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Software detects fake mobile, Wi-Fi networks

Software detects fake mobile, Wi-Fi networks

CoroNet aims to address growing concerns around mobile phone spying

An Israeli company has developed a product it says can detect if a mobile device connects to a fake cellular base station or Wi-Fi access point, potentially protecting critical data from falling into the hands of hackers.

Two large European carriers are testing the product, which is expected to come to market in early 2016, said Dror Liwer, chief security officer and co-founder of CoroNet, based in Be'er Sheva, Israel.

CoroNet's software addresses one type of attack that was long thought to be too expensive to conduct. It involves creating a fake base station that has a stronger signal than a real one. Mobile devices are designed to connect to the station with the strongest signal.

Once a device has connected, it's possible for a hacker to figure out a person's approximate location and possibly steal data or listen to calls.

Such attacks were thought to be only possible by governments and intelligence agencies, but the software needed to create a base station, OpenBTS, is open source, and the cost of the needed hardware has dropped dramatically, Liwer said.

In the U.S., there has been increasing concern over police departments using such devices, sometimes referred to as IMSI (International Mobile Subscriber Identity) catchers, without court approval.

A technically skilled person could probably build a fake cellular tower for around $350, while a non-technical person could assemble one for around $1,500, Liwer said. For enterprises with sensitive data, the lower barrier to intercepting mobile communications poses yet another risk to data.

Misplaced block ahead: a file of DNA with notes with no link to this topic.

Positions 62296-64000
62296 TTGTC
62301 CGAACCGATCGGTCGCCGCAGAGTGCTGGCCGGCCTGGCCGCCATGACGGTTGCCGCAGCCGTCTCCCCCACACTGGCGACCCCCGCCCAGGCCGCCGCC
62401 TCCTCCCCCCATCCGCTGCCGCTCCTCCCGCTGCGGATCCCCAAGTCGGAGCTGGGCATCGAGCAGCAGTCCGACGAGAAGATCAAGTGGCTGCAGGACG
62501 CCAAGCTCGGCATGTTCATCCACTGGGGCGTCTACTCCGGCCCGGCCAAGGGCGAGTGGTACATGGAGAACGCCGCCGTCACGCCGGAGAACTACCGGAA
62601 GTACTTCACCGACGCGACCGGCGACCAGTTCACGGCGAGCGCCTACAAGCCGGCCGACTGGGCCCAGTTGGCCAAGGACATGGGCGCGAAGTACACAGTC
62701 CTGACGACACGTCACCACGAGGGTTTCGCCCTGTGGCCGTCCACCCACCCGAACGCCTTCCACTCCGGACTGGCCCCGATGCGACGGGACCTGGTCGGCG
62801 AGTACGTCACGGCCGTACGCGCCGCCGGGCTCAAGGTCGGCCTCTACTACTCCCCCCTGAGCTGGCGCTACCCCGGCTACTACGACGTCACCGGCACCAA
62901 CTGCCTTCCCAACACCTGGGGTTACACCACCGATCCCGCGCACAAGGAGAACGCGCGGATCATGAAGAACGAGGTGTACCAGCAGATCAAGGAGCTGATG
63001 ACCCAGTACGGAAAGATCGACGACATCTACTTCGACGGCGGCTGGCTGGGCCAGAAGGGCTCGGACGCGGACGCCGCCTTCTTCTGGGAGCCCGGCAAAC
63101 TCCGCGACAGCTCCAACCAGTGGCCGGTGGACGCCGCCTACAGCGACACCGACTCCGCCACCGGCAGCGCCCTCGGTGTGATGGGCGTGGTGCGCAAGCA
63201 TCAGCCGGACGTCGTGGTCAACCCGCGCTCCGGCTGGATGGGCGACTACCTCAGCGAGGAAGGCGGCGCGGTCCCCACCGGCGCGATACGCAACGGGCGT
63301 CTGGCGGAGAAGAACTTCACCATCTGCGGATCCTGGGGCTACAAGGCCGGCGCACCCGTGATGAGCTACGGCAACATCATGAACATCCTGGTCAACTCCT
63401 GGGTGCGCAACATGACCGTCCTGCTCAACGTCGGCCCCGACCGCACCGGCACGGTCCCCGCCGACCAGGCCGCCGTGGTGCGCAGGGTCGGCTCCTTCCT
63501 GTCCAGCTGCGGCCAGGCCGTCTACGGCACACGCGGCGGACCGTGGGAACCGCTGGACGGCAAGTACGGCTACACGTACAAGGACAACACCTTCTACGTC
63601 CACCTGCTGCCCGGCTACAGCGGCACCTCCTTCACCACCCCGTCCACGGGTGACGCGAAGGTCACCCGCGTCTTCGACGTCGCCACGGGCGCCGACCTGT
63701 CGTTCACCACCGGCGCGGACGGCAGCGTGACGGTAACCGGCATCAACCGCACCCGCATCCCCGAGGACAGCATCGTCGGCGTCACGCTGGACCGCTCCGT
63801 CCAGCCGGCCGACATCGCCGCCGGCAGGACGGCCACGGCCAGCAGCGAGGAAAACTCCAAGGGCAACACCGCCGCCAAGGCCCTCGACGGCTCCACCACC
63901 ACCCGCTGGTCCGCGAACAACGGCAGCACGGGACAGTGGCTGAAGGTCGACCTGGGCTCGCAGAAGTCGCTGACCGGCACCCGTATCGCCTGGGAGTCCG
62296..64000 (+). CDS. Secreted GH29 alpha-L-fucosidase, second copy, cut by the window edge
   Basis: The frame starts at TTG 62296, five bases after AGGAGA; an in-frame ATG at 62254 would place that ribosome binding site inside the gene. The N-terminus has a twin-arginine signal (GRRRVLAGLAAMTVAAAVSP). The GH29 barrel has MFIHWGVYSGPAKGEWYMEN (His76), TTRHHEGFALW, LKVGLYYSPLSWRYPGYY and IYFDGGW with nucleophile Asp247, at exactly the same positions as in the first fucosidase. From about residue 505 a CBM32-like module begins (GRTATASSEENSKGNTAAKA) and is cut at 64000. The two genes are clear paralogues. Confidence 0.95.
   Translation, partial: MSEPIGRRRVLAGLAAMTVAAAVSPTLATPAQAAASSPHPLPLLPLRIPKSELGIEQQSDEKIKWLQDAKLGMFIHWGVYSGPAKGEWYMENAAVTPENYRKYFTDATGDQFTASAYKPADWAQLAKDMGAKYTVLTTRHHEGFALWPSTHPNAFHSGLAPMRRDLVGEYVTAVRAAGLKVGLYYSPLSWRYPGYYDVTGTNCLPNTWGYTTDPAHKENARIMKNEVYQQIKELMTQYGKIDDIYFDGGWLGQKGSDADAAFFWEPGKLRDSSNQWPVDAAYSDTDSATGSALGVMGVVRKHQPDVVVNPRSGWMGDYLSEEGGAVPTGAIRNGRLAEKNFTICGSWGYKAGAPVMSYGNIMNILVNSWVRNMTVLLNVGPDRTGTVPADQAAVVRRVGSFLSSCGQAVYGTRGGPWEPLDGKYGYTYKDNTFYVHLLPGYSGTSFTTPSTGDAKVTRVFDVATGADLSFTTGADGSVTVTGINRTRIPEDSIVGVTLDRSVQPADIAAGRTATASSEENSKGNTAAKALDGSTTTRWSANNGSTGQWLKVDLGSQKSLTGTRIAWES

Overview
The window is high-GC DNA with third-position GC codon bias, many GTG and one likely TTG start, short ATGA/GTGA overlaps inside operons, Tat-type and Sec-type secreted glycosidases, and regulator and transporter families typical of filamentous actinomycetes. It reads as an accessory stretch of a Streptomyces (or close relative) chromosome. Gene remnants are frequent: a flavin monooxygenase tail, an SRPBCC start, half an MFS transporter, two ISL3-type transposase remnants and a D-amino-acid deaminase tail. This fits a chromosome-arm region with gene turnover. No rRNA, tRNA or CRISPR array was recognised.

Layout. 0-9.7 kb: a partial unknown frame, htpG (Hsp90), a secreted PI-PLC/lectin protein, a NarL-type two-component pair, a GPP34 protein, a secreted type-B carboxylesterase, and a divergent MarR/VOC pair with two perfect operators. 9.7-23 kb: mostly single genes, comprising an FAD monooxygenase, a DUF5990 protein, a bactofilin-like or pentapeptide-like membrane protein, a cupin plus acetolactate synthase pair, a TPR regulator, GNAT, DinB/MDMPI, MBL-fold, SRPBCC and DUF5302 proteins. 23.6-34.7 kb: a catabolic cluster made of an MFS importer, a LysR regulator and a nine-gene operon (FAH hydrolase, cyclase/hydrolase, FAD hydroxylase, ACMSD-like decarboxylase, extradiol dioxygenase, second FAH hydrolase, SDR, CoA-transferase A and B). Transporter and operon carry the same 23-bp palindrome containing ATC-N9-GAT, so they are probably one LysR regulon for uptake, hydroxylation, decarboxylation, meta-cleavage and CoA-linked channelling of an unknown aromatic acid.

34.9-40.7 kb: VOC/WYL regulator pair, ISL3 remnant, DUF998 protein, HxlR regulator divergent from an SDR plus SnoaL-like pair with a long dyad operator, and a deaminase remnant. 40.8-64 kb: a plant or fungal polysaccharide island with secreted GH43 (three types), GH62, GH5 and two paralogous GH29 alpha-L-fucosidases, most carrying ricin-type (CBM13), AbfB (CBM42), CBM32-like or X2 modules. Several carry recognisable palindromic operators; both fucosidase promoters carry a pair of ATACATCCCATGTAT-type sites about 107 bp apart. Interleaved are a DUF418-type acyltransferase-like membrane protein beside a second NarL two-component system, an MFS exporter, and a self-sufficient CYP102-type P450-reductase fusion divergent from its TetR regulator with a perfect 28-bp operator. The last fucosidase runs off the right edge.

CoroNet's software is a lightweight agent that runs on an Android or iOS device or on a laptop. It is programmed to detect behaviors and characteristics of a base station, as well as those of Wi-Fi networks.

It turns out that fake ones leave a lot of clues that they're probably bogus. Liwer said there are many signs, but was only willing to discuss a couple that CoroNet analyzes.

A fake base station will deauthorize a device from a legitimate network and then try to overpower it with its own signal to appear more attractive, which is a red flag, he said. CoroNet can also detect the "imprint" of an attacker, based on the pattern of radio waves in a certain location.

"Based on that pattern, we know that is probably suspicious behavior," Liwer said. "A safe network would never behave this way."

If a mobile network looks suspicious, CoroNet can cut off the connection to the fake base station and route the call to the legitimate one.

With Wi-Fi, if CoroNet detects a so-called evil twin network -- one that has the same SSID name as the legitimate one -- it can forbid a phone from connecting to it.

There are other projects and products designed to address this problem. SnoopSnitch is an Android app that also analyzes mobile networks to try to detect fake ones.

Companies including Boeing and Lockheed also sell special mobile phones with secure microchips that have an approved list of mobile networks that a device is allowed to connect to.

CoroNet doesn't plan to sell directly to consumers but rather through mobile carrier partners and managed security service providers, Liwer said. It will likely be priced per user per month, he said. There will be two plans: a basic one that covers data and an executive one that handles data and voice.

Send news tips and comments to jeremy_kirk@idg.com. Follow me on Twitter: @jeremy_kirk

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